Mar 19, 2021

Simplified Schedule C Instructions for Business Owners

You’ll encounter numerous tax forms as a small business owner, so it’s understandable if you get confused from time to time. The names of the various forms might even begin to sound like the names of droids from Star Wars. (“This year, I might have to file a C-3PO because I reported earnings on my R2-D2 and losses on my BB-8.”)

But Form 1040 Schedule C is among the most commonly used of all tax forms, so even if the name means nothing to you now, it’s important to know if you’re required to file one.

What Is a 1040 Form Schedule C?

For many small business owners, the Schedule C tax form is where they report income and expenses. Think of it as the yin to the yang of the Form 1040 Schedule 1, which is where profit or loss is reported.

“Use Schedule C (Form 1040) to report income or (loss) from a business you operated or a profession you practiced as a sole proprietor,” explain the tax experts from IRS.gov. “An activity qualifies as a business if your primary purpose for engaging in the activity is for income or profit and you are involved in the activity with continuity and regularity.”

When it comes to Schedule C instructions, 2019 was an important year. It was around this time that the IRS began to allow you to file income taxes via Form 1040. This change streamlined the process for many small business owners.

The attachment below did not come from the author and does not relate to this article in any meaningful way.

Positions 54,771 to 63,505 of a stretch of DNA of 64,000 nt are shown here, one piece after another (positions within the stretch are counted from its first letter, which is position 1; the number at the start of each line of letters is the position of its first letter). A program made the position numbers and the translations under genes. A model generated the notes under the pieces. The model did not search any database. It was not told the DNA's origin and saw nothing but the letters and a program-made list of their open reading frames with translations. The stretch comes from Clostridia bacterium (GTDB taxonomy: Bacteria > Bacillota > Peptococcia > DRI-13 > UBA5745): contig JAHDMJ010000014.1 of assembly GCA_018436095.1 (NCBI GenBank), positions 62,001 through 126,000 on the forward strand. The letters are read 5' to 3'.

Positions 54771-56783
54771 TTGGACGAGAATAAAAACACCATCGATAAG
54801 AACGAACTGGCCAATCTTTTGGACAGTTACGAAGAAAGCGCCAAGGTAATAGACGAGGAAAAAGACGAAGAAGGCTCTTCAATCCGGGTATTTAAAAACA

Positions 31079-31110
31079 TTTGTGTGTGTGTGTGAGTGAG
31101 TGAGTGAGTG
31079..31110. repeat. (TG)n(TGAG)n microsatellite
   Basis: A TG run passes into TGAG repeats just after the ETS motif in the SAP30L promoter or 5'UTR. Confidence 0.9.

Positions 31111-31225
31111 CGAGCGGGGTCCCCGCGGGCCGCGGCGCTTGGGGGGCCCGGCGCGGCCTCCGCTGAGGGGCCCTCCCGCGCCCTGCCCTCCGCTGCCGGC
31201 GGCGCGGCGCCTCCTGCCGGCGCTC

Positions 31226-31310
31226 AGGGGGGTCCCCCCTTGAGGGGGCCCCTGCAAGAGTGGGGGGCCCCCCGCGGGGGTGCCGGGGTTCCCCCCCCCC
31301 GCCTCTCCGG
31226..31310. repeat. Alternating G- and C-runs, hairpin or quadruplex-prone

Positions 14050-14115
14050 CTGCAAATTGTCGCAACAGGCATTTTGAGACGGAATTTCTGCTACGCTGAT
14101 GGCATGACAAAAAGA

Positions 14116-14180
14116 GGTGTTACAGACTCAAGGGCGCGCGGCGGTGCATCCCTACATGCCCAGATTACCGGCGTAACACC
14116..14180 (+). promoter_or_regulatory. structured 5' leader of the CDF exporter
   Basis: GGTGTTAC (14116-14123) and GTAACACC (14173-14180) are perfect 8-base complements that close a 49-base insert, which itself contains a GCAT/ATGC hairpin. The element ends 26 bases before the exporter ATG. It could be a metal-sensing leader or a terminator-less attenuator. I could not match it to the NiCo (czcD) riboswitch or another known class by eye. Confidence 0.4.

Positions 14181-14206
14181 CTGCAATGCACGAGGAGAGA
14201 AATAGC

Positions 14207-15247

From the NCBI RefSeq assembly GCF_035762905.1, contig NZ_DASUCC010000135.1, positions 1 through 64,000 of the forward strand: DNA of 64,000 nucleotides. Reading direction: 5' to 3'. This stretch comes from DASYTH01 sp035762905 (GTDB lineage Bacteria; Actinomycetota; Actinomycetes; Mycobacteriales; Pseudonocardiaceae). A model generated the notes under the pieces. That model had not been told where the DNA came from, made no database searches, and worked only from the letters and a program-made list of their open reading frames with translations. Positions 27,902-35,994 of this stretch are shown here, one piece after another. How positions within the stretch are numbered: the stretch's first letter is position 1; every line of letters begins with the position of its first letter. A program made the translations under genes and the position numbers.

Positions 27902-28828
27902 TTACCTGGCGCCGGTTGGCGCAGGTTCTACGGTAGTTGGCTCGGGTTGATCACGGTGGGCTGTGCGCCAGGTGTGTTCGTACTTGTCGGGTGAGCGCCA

Who Is Required to File a Schedule C?

If your business is structured as a single-member LLC or a sole proprietorship, filing a Form 1040 Schedule C is likely required. Answer the following questions to determine if the Schedule C is right for you:

  1. Are you the only owner of your business? If you answered no, then the Schedule C probably doesn’t relate to you. If you answered yes, proceed to the next question to identify the unique structure of your business.
  2. Is your business a sole proprietorship? If you answered yes, you will need to file a Schedule C. If no, proceed to the next question.
  3. Is your business a single-member LLC? If you answered yes, you will need to file a Schedule C only if your single-member LLC is structured to report profit or loss in the same way that sole proprietorships do. If you have chosen instead to use a corporate tax return as corporations do, then you won’t need to worry about a Schedule C.
  4. But wait! There’s 1 more option, though it’s less common. If you own a business with your spouse that is structured as a partnership, there’s a chance you could register as a Qualified Joint Venture and use the Schedule C approach. This is a trickier situation than the other options listed above, so you’ll need to work closely with a tax professional.

Do I Need to File a Schedule C if I Have No Income?

That’s an excellent question. Even if you have a sole proprietorship or single-member LLC that reports profit or loss like a sole proprietorship, you aren’t necessarily required to file a Form 1040 Schedule C.

For example, if your business had no profit or loss throughout a complete year, you’ll be off the hook. The whole point of a Schedule C is to record your profit (ideally) or loss (less ideally). When neither occurs, there’s no need for this type of filing.